Larry D. Carlson 2014-01-23 09:30:54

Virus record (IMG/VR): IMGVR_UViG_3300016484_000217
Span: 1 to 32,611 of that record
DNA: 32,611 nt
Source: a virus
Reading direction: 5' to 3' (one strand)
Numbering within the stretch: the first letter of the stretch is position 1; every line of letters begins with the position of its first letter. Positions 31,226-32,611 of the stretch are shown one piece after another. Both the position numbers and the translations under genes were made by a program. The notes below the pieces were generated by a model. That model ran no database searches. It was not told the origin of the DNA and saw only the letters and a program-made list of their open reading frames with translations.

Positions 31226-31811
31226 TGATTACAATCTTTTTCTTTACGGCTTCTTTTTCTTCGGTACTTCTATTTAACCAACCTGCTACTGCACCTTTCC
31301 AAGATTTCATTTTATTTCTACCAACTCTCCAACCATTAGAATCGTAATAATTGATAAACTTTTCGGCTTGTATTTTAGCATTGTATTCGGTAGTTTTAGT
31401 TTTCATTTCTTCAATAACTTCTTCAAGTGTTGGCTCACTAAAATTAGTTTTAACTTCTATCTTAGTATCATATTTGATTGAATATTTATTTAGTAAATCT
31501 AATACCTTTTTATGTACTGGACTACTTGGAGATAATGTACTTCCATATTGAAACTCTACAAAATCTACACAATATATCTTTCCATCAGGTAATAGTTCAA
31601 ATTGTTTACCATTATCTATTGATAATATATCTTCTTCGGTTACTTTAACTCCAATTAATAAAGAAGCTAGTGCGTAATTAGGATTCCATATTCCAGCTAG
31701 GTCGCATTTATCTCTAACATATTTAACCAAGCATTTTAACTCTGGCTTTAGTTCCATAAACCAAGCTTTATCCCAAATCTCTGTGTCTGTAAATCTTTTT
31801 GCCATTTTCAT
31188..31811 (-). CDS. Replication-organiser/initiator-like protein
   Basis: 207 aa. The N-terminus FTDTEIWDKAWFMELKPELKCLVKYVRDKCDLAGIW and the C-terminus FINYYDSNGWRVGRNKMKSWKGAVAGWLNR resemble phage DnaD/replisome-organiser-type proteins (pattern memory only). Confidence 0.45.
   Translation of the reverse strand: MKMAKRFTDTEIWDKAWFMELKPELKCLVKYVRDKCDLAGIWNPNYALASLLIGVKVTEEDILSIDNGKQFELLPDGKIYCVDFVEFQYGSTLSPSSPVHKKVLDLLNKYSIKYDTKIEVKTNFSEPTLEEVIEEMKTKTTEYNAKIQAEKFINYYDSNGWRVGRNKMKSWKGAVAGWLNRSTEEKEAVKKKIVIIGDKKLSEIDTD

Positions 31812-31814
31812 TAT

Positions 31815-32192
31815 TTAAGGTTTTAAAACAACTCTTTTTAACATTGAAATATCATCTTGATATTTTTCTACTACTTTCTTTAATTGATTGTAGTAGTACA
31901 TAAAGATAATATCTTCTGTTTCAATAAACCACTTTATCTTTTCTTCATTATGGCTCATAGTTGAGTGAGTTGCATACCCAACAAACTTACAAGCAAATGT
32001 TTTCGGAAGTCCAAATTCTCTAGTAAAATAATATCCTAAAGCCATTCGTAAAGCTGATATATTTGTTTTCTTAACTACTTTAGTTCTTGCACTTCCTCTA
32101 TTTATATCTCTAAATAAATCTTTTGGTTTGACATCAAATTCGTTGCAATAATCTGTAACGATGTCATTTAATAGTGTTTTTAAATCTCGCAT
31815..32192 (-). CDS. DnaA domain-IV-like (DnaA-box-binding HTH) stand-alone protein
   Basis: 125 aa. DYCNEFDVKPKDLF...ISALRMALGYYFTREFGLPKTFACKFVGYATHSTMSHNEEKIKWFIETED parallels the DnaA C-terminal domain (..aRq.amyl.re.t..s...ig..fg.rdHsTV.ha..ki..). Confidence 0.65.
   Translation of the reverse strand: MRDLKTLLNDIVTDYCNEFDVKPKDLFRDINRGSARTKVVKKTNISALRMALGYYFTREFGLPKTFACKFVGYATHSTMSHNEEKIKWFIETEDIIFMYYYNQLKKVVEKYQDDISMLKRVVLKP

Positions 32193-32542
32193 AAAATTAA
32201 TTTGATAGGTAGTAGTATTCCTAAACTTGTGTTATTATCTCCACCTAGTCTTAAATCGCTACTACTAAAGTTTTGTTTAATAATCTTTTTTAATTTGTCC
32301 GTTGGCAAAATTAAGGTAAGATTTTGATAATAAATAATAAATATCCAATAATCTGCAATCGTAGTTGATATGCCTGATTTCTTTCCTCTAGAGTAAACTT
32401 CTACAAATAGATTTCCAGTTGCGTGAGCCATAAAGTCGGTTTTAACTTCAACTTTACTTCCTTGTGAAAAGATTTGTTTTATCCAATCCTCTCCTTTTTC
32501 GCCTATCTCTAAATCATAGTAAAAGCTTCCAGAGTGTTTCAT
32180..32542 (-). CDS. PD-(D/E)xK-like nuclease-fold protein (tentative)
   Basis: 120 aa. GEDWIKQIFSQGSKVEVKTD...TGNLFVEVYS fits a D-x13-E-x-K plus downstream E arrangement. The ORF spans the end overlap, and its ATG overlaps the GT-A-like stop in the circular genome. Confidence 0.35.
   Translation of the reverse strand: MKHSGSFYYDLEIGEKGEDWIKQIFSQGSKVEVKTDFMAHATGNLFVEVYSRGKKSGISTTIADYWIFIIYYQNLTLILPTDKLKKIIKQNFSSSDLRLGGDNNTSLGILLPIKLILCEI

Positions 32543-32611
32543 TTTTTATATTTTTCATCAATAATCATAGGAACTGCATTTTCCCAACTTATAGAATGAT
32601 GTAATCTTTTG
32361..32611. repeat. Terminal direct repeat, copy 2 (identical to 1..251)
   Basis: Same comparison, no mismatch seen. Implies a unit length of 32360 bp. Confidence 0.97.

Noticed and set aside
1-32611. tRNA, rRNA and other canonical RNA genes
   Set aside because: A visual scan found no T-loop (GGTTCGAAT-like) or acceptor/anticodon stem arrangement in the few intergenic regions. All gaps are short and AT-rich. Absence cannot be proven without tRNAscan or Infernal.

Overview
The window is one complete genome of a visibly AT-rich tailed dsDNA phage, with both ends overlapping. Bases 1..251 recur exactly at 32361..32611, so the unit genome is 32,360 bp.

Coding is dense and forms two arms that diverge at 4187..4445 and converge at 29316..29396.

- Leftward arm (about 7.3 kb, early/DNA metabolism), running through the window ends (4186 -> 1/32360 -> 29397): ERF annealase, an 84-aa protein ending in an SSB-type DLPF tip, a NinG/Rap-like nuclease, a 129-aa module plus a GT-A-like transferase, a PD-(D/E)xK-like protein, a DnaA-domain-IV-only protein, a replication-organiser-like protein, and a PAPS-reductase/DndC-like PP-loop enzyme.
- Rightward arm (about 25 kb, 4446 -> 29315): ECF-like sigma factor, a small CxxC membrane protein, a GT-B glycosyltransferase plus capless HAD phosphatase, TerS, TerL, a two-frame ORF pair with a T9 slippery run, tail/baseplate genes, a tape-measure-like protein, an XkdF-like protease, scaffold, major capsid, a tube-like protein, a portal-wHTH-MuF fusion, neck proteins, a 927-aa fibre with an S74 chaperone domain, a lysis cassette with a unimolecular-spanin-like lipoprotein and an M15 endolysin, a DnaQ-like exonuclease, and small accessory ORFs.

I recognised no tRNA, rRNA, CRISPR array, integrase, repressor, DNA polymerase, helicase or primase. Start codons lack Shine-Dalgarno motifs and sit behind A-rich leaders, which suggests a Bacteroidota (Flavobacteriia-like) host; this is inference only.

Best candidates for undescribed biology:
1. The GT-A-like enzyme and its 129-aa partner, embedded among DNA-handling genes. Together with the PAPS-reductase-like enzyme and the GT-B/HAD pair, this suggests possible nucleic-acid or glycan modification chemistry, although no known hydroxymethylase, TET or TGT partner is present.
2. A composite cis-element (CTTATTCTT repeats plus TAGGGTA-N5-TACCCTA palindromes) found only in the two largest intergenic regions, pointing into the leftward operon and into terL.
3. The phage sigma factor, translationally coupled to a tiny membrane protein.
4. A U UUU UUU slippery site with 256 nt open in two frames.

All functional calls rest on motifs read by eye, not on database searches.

A guide to walk you through what typically happens when your lawsuit is sent to arbitration. Your client was sued in federal court for millions of dollars on a commercial contracts claim. You found an arbitration provision in one of the relevant contracts and, after consultation with your client, mov ed to compel arbitration. Over the plaintiff’s opposition, the district court judge granted your motion, ordered the claim to arbitration, and stayed the litigation pending a final award in an arbitration proceeding. Good reasons support your client’s preference for arbitration over litigation. With an effective (“muscular” is the current popular term) single arbitrator or three-person arbitration panel, your client’s dispute should be resolved efficiently.1,2,3 And the prevalent myth that arbitrators typically “split the baby,” or issue compromise awards, is false.4 FIRST STEPS So, what happens now? The next move belongs to the plaintiff, now called the claimant, who will file a claim (called a demand) with the administering organization noted in the arbitration provision, such as the American Arbitration Association or Judicial Arbitration and Mediation Services. The claim need not have the formality of a federal court complaint or state court petition. Typically, all that is required is a short one-sentence description of the nature of the claim, the names and addresses of the parties, the amount claimed, and the requested location of the hearing.5 When you receive the claim, review the arbitration provision again. It will likely select a set of governing rules, such as the AAA Commercial Arbitration Rules6 or JAMS Comprehensive Arbitration Rules & Procedures. The arbitration provision may select a locale for the proceeding, set forth a procedure for selection of the arbitrator, state whether (and to what extent) discovery will be allowed and whether evidence rules will apply, and will likely provide that the award of the arbitrator or panel is binding. Unless you are already familiar with them, it is a good idea to read the selected rules from start to finish. Pay particular attention to early deadlines. Under the rules of the AAA and JAMS, the demand for arbitration and any counterclaim may not be changed after appointment of the arbitrator, absent arbitrator consent.7 Under the AAA rules, an objection to the arbitrability of a claim must be made no later than the answering statement’s filing, and a request for a reasoned award must be made in writing before appointment of the arbitrator.8 While many arbitrators freely reset these early deadlines after appointment, some do not. SELECTION OF ARBITRATOR(S) The arbitration provision may say whether there will be one arbitrator or a three-person panel. Under AAA rules, absent agreement on this issue and subject to a financial hardship exception, there will be a three-person panel for claims of $1 million or more and a single arbitrator for claims of less than that amount.9 Under the JAMS rules, there will be a single arbitrator unless the parties have agreed otherwise.10 The arbitration provision may also provide a method for arbitrator selection. Absent agreement on this issue, the selected rules will govern. Under a typical method, the administering organization provides the parties with a slate of candidates from a roster or panel of arbitrators maintained by the organization. The parties strike candidates they deem objectionable and number the remaining candidates based on preference. The organization then selects the arbitrator(s) most preferred by both parties.11 After arbitrator selection, under the rules of most administering organizations, the arbitrator must disclose information that might give rise to a justifiable doubt about his or her impartiality, including information about relationships to the parties and counsel.12 The parties then have an opportunity to object to the selected arbitrator based on the disclosed information. Arbitrator selection is important. You want a capable arbitrator whose professional background and experience suggest that the arbitrator will be fairly receptive to your claim or defense. You want an arbitrator unburdened by relationships to the opposing party or opposing counsel. You might want an arbitrator with experience in a particular industry or experience with a particular type of technology or type of case (for example, a labor lawyer for an employment case or an intellectual property lawyer for a patent case). Investigate the candidates. Check their websites. Use a search engine. Review their social media profiles. Ask other lawyers and any colleagues who regularly arbitrate if they know of the candidates. Some administering organizations may allow the parties to submit written questions to the candidates or to conduct telephone interviews of the candidates (with counsel for both parties being on the call). If you learn of an undisclosed relationship between the arbitrator and the opposing party or counsel that creates a question about the arbitrator’s impartiality, you may be tempted to withhold that information for possible later use in support of a court action to vacate an adverse award. Resist that temptation. Courts uniformly hold that if a party is aware of undisclosed information that calls into question an arbitrator’s fitness to serve and does not object to the arbitrator before the final award, the objection is waived.13 Some courts have found waiver even with respect to information that a party learned after the award when it is determined that the party could have discovered the information earlier with a reasonable investigation.14 Accordingly, if the undisclosed information reasonably invites further investigation, investigate immediately. If the undisclosed information furnishes a fair basis to object to the arbitrator, object immediately. The administering organization will likely receive and make a determination on the objection without notice to the arbitrator, so the parties can object without risk of offending the arbitrator. THE PRELIMINARY HEARING After arbitrator selection, the administering organization will schedule a preliminary hearing, which usually takes place by telephone. The organization or arbitrator will probably provide an agenda for the hearing,15 and you may be asked to confer with opposing counsel beforehand. At the preliminary hearing, the arbitrator will want to create a schedule for the entire case, set limits on discovery, create a gating procedure for motions, and deal with housekeeping matters, such as filing and service methods and rules concerning communication with the arbitrator. Be prepared to give a short, persuasive, nonargumentative description of your claim or principal defenses and to explain what discovery you need. The arbitrator will probably want to lock in dates for the final evidentiary hearing, so have calendar information handy for yourself and any client representatives and important witnesses that will need to attend the final hearing. For a medium-sized case, expect the arbitrator to want to set the final evidentiary hearing four to six months from the preliminary hearing. Consider the possibility of submitting your case to the arbitrator through documents (affidavits, relevant contracts, correspondence, etc.), perhaps followed by a telephone hearing for argument and discussion, as opposed to submission by an in-person hearing with witnesses. Cases best suited for document submission are small-dollar cases in which the arbitrator will not have to make witness credibility determinations. Ordinarily, the arbitrator will allow submission via documents if both parties agree to it, but will provide for an in-person hearing if either or both parties request one. At the preliminary hearing, the arbitrator may ask the parties what type of award they want.16 The three most common types of awards are standard, findings of fact and conclusions of law, and reasoned. A standard award is bare bones—it simply announces who wins and, if the award is in favor of a party seeking money damages, how much is awarded. A reasoned award sets forth the bases for the arbitrator’s award and will probably entail an additional expense because the arbitrator will want to charge for the time needed to prepare the award. Talk to your client about the form of the award; in the event of an adverse result, your client may want an explanation for the loss. DOS AND DON’TS FOR THE ENTIRE PROCEEDING Your behavior before an arbitrator should be guided by the same common sense principles that guide your behavior before a judge. In a jury case, if your relationship with the trial judge sours, you have the protections that a jury will decide the facts and that an adverse result can be appealed. In an arbitration proceeding, you have neither of those protections. Be professional and courteous to opposing counsel. Be on time. Do not interrupt or talk over the arbitrator. Above all else, be honest. Do not misstate legal authority or evidence. Do not call the arbitrator “Your Honor” unless the arbitrator previously was a judge. Unless—and until— told otherwise, address the arbitrator as “Arbitrator Jones.” Do everything possible to meet all deadlines and to present your case at the time originally selected for the final evidentiary hearing. Most arbitrators are loath to postpone or continue a final hearing setting, absent extraordinary circumstances. EXCHANGE OF INFORMATION AND THIRD-PARTY DI SCOVERY You likely will be forced to be efficient in the use of discovery. (Party discovery in arbitration is more accurately termed “exchange of information.”) Most arbitrators will limit deposition discovery (by the number of deponents or the overall number of hours) and document discovery and may not allow interrogatories and requests for admission. Obtaining a deposition or document from a third party can be problematic. Although the arbitrator can sign the subpoena, you will have to enlist the assistance of a court to enforce it. The Federal Arbitration Act provides that “[t]he arbitrators selected . . . may summon in writing any person to attend before them or any of them as a witness and in a proper case to bring with him or them any book, record, document, or paper which may be deemed material as evidence in the case.”17 This language suggests that documents can be obtained from a third party only at the final evidentiary hearing. Federal appeals courts considering this language have reached different conclusions concerning whether (and how) parties to an arbitration proceeding can obtain documents from a third party before the final hearing. The 2nd and 3rd U.S. Circuit Courts of Appeals have held that, under the FAA, documents cannot be obtained from a third party in advance of the final evidentiary hearing.18 The 8th Circuit, however, reached a different conclusion, reasoning that “implicit in an arbitration panel’s power to subpoena relevant documents for production at a hearing is the power to order the production of relevant documents for review by a party prior to the hearing.”19 The 4th Circuit has approved pre-final hearing document production from a third party in cases of “special need or hardship.”20 Some courts have approved a procedure by which the arbitrator convenes a preliminary hearing, to be attended by the arbitrator and parties, before the final hearing, for the sole purpose of having a third party appear and produce documents in response to a subpoena.21 The 5th Circuit has not spoken on this issue.22 If the third party witness is in Texas, consider having a Texas court issue the subpoena and urging the applicability of the Texas Arbitration Act, which expressly authorizes obtaining a document production from a third party before the final hearing.23 MOTION PRACTICE Most arbitrators create a mechanism for limiting motions because extensive motion practice is inconsistent with the efficiency goal of arbitration. A typical motion-gating mechanism might require the parties to confer before allowing the movant to file a short (one- or two-page) letter explaining the proposed motion. The arbitrator can then act on the letter, ask for a short response, set due dates and page limits for any additional briefing, if any, and perhaps set a telephone hearing. Motions for summary judgment are rarely granted in arbitration. The federal and Texas arbitration acts both provide that an award may be vacated when the arbitrator refuses to hear material evidence,24 and some arbitrators believe that granting a summary judgment in an arbitration proceeding potentially subjects the award to risk of vacatur under these provisions. AAA Commercial Arbitration Rule R-33 provides that an arbitrator can allow the filing of a dispositive motion and make rulings on the motion only if “the moving party has shown that the motion is likely to succeed and dispose of or narrow the issues in the case.” THE FINAL EVIDENTIARY HEARING The arbitrator will likely schedule a telephone hearing two to four weeks before the final evidentiary hearing to discuss the final hearing. He or she will have an agenda for this call, but you should be prepared to ask questions. Will rules of evidence be applied? How should exhibits be organized? Will there be an opportunity to file pre-hearing briefs? Will there be opening statements? Closing arguments? Does the arbitrator prefer to see and hear videotaped depositions played at the hearing or simply to receive highlighted transcripts? Does the arbitrator prefer copies of paper exhibits, or would projecting the document on a screen be helpful? Should proof of attorneys’ fees be offered at the hearing or later? For proof of attorneys’ fees, does the arbitrator expect testimony, or are redacted billing records sufficient? May witnesses be presented by telephone? What are daily start and stop times? The arbitration provision may say whether rules of evidence will be applied at the final evidentiary hearing. In the absence of such guidance, under the AAA’s Commercial Arbitration Rules, “[c]onformity to legal rules of evidence shall not be necessary,” but the arbitrator has the power to exclude “cumulative or irrelevant” evidence and must honor legal privileges such as the attorney-client privilege.25 At the final evidentiary hearing, be efficient and nonrepetitive. Consider agreeing with the other side to a time limit on presentations. Make every effort to complete presentation of the evidence within the number of days allocated for the final evidentiary hearing. If the arbitrator has already said that evidence rules will not be applied, do not make frequent legal objections. Advise the arbitrator as early as possible of any scheduling issues, such as the need to call a witness out of order. If you are claiming pre-judgment interest, have an interest calculation with citation to the relevant statute or other legal authority. Have highlighted copies of any key cases. Do not be surprised if the arbitrator questions witnesses. AFTER THE AWARD Once an award is issued, an arbitrator can amend or modify it only for clerical or computational errors.26 Do not, therefore, file a motion for rehearing or write the arbitrator a letter asking for reconsideration. If you lose, you will be tempted to file a court action seeking to vacate the award. Because the grounds for setting aside arbitration awards are exceedingly narrow under both the FAA and the Texas Arbitration Act, most court actions seeking vacature fail. The 7th U.S. Circuit Court of Appeals recently cautioned: “[C]hallenges to commercial arbitration awards bear a high risk of sanctions.”27 If you are the claimant and obtain an award that grants money damages and the other side does not promptly pay, file an action in court seeking confirmation of the award. A court order or judgment confirming an arbitration award is enforceable in the same manner that any other judgment is enforceable. CHECKLIST Here is a checklist for the major events and activities that occur in most arbitration situations: • Review the arbitration agreement and the applicable arbitration rules. Confirm that any preconditions (such as a requirement for mediation) have been met. Calendar early deadlines. • Prepare and file your demand for arbitration or answer any counterclaim. • Practice due diligence when researching potential arbitrator candidates. Object if you learn of information that reasonably calls into question a candidate’s impartiality. • To prepare for the preliminary hearing, go over any agenda provided by the administering organization or arbitrator, consult with opposing counsel if requested to do so, and have calendar information available so that the date(s) for the final evidentiary hearing may be locked in. • Initiate discovery at the earliest permissible time, particularly with respect to subpoenas that will need to be served on third parties. • There will usually be a telephone hearing two to four weeks before the final evidentiary hearing to discuss the final hearing. Be prepared to ask questions that will assist you. • Work with opposing counsel to create a single book for the final evidentiary hearing that contains all claimant and respondent exhibits without duplication. • If necessary, arrange for a court reporter to report the final hearing and for a technical consultant to oversee electronic presentation of documents and recorded depositions. • If allowed, prepare and serve a pre-hearing brief. • Prepare the deposition excerpts you will want to offer as evidence at the final hearing. • For disputed legal issues, have highlighted copies of cases and statutes at the final hearing. If you are claiming prejudgment interest, have an interest calculation with citation to supporting legal authority. • Interview your witnesses, then prepare and go over direct examinations together. For the other side’s witnesses, outline their depositions, marshal documents relevant to each witness, and prepare cross-examination outlines. • Prepare your opening statement. Create an initial outline for a closing argument. • If an award is not paid in a timely manner, move in court to confirm the award. If an award is unfavorable, analyze the provisions of the Federal Arbitration Act, the Texas Arbitration Act, if applicable, the arbitration agreement, and the relevant arbitration rules to determine if you have a realistic basis to challenge the award, such as by an action to vacate. NOTES 1. A civil lawsuit can easily take two years or more at the trial court level and take another year or more before final resolution on appeal. By contrast, the AAA found that the median time to final award for moderate-sized arbitration cases (claims between $75,000 and $500,000) was 9.9 months from filing of the demand and just six months from the preliminary hearing. https://apps.adr.org/ecenter/roadmap/index.htm. 2. Civil lawsuits can become bogged down in excessive and expensive pretrial discovery and motion practice. In most arbitration proceedings, the arbitrator will limit deposition and document discovery, may disallow interrogatories and requests for admission altogether, and will take steps to minimize or eliminate motion practice. Because of the absence of a jury in arbitration proceedings, lengthy jury charges, motions in limine, and motions for judgment as a matter of law are entirely unnecessary. These features of arbitration reduce costs as compared to civil litigation. 3. Under both the Federal Arbitration Act, 9 U.S.C. §§ 1-16, and the Texas Arbitration Act, Tex. Civ. Prac. & Rem. Code, ch. 171, the grounds for setting aside an arbitration award are limited to extraordinary situations such as corruption, fraud, evident partiality, or a refusal to hear material evidence. 4. A study of AAA commercial cases in which awards were issued in 2012 showed that 18 percent of such awards denied the claim outright (strong respondent win) and 52 percent awarded 81 percent or more of the amount sought by the claimant (strong claimant win). In only 5 percent of these cases was the award in the range of 41 percent to 60 percent of the amount claimed. http://go.adr.org/nosplit. Studies of cases awarded in 2010 and 2005 also showed that most arbitration awards are decisively in favor of one party or the other. http://images.go.adr.org/Web/AmericanArbitrationAssociation/%7Bc5bfac41-5971-406d-bf4b-675e4656c6da%7D_SplittheBaby_2010Data.pdf; http://images.go.adr.org/Web/AmericanArbitrationAssociation/%7B401cb4ff-53a1-4178-b26a-57d7d5909012%7D_SplittheBaby_2007Data.pdf. 5. E.g., AAA Commercial Arbitration Rules (hereinafter AAA Rules) R-4(e). The Commercial Arbitration Rules were amended effective Oct. 1, 2013. The old rules continue to apply to cases filed before Oct. 1, 2013. 6. The AAA Commercial Arbitration Rules, which apply to “domestic commercial dispute[s],” are supplemented by a set of Expedited Procedures for cases where no claim exceeds $75,000 and a set of Procedures for Large, Complex Commercial Disputes for cases where any party claims $500,000 or more. Id. R-1(b), (c). In addition, the AAA has separate sets of rules for employment, construction, wills and trusts, collective bargaining, and healthcare payor/provider disputes. The AAA’s international division, the International Centre for Dispute Resolution, has its own International Dispute Resolution Procedures for international disputes. The AAA recently adopted Optional Appellate Arbitration Rules that, when agreed to by the parties, provides a streamlined procedure for review of awards by an appellate arbitral panel. 7. AAA Rules, supra note 5, R-6(b); JAMS Comprehensive Arbitration Rules & Procedures (hereinafter JAMS Rules) R. 10. 8. AAA Rules, supra note 5, R-7(c), R-46(b). 9. AAA Procedures for Large, Complex Commercial Disputes L-2(a),(b). 10. JAMS Rules, supra note 7, R-7(a). 11. AAA Rules, supra note 5, R-12(a),(b); JAMS Rules, supra note 7, R. 15(b),(c). 12. E.g., AAA Rules, supra note 5, R-17(a). 13. E.g., Infobilling, Inc. v. Transaction Clearing, LLC, No. SA-12-CV-01116-DAE, 2013 WL 1501570, at *3 (W.D. Tex. Apr. 10, 2013) (plaintiff waived complaint that arbitrator and defendant’s counsel had offices in the same 10-story building when plaintiff learned of that relationship at the arbitration hearing and did not object); Burlington N. R.R. v. TUCO, Inc., 960 S.W.2d 629, 637 n.9 (Tex. 1997) (“[A] party who learns of a conflict before the arbitrator issues his or her decision must promptly object to avoid waiving the complaint.”); Skidmore Energy, Inc. v. Maxus (U.S.) Exploration Co., 345 S.W.3d 672, 683-84 (Tex. App.—Dallas 2011, pet. denied) (appellants waived complaint that an arbitrator was on the board of directors of a company that had done business with appellees when appellants had “actual knowledge” of this relationship for years before the arbitration and failed to object.). AAA Commercial Arbitration Rule R-17 provides that the duty to disclose applies to parties, as well as to the arbitrator, and states that “[f]ailure on the part of a party . . . to comply with this rule may result in the waiver of the right to object to an arbitrator. . . .” 14. E.g., Dealer Computer Servs., Inc. v. Michael Motor Co., No. 11-20053, 2012 WL 3317809, at *3 n.4 (5th Cir. Aug. 14, 2012) (“Federal case law holds that arbitrating parties have a reasonable duty to investigate information of potential partiality.”); Lucent Techs., Inc. v. Tatung Co., 379 F.3d 24, 28 (2d Cir. 2004) (“[W]e have declined to vacate awards because of undisclosed relationships where the complaining party should have known of the relationship . . . or could have learned of the relationship ‘just as easily before or during the arbitration rather than after it lost its case.’ ”) (citation omitted). In Mariner Fin. Grp. Inc. v. Bossley, 79 S.W.3d 30, 33 (Tex. 2002), a five-justice majority of the court declined to decide whether, as a matter of Texas law, parties to an arbitration proceeding have a “duty to discover” facts that might, post-award, furnish a basis to challenge the award. Four concurring justices stated that “[a]n arbitration award should not be vacated for ‘evident partiality’ based solely on a failure to disclose if the party seeking to vacate the award could reasonably have been expected to know the undisclosed facts.” Id. at 35-36. 15. A comprehensive preliminary hearing checklist is provided by AAA Preliminary Hearing Procedures P-2. 16. R-46(b) of the AAA Commercial Arbitration Rules provides that the award must be a reasoned award if the parties requested a reasoned award in writing before arbitrator appointment or if “the arbitrator determines that a reasoned award is appropriate.” Rule 24(h) of the JAMS Comprehensive Arbitration Rules & Procedures provides that unless the parties have agreed otherwise, “the Award shall . . . contain a concise written statement of the reasons for the Award.” 17. 9 U.S.C. § 7. 18. Life Receivables Trust v. Syndicate 102 at Lloyd’s of London, 549 F.3d 210, 216-17 (2d Cir. 2008); Hay Grp., Inc. v. E.B.S. Acquisition Corp., 360 F.3d 404, 407-11 (3d Cir. 2004). 19. In re Sec. Life Ins. Co. of Am., 228 F.3d 865, 870-71 (8th Cir. 2000). 20. COMSAT Corp. v. Nat’l Sci. Found., 190 F.3d 269, 278 (4th Cir. 1999). 21. E.g., Alliance Healthcare Servs., Inc. v. Argonaut Private Equity, LLC, 804 F. Supp. 2d 808, 810-11 (N.D. Ill. 2011). 22. In 2010, Chief Judge Fitzwater of the Northern District of Texas sided with the 2nd and 3rd Circuits, holding “that § 7 of the FAA does not authorize arbitrators to compel production of documents from a non-party, unless they are doing so in connection with the non-party’s attendance at an arbitration hearing.” Empire Fin. Grp., Inc. v. Penson Fin. Servs., Inc., No. 3:09-CV-2155-D, 2010 WL 742579, at *3 (N.D. Tex. Mar. 3, 2010). 23. Tex. Civ. Prac. & Rem. Code § 171.051. 24. 9 U.S.C. § 10(a)(3); Tex. Civ. Prac. & Rem. Code § 171.088(a)(3)(C). 25. AAA Rules, supra note 5, R-34(a),(b),(c). The relevant provisions of the JAMS Comprehensive Arbitration Rules & Procedures are similar. JAMS Rules, supra note 7, R. 22(d). 26. Under the AAA’s Commercial Arbitration Rules, upon request of a party made within 20 days of an award, an arbitrator may “correct any clerical, typographical, or computational errors,” but “is not empowered to redetermine the merits of any claim already decided.” AAA Rules, supra note 5, R-50. The JAMS Comprehensive Arbitration Rules & Procedures similarly allow for correction of “any computational, typographical or other similar error.” JAMS Rules, supra note 7, R. 24(j). 27. Johnson Controls, Inc. v. Edman Controls, Inc., Nos. 12-2308 & 12-2623, 2013 WL 1098411, at *7 (7th Cir. Mar. 18, 2013). LARRY D. CARLSON was a trial lawyer at Baker Botts in Houston and Dallas for 32 years. At the end of 2010, he left the firm to found Carlson Arbitration (carlsonarbitration.com), and he now limits his professional activity to service as an arbitrator, primarily in cases administered by the American Arbitration Association.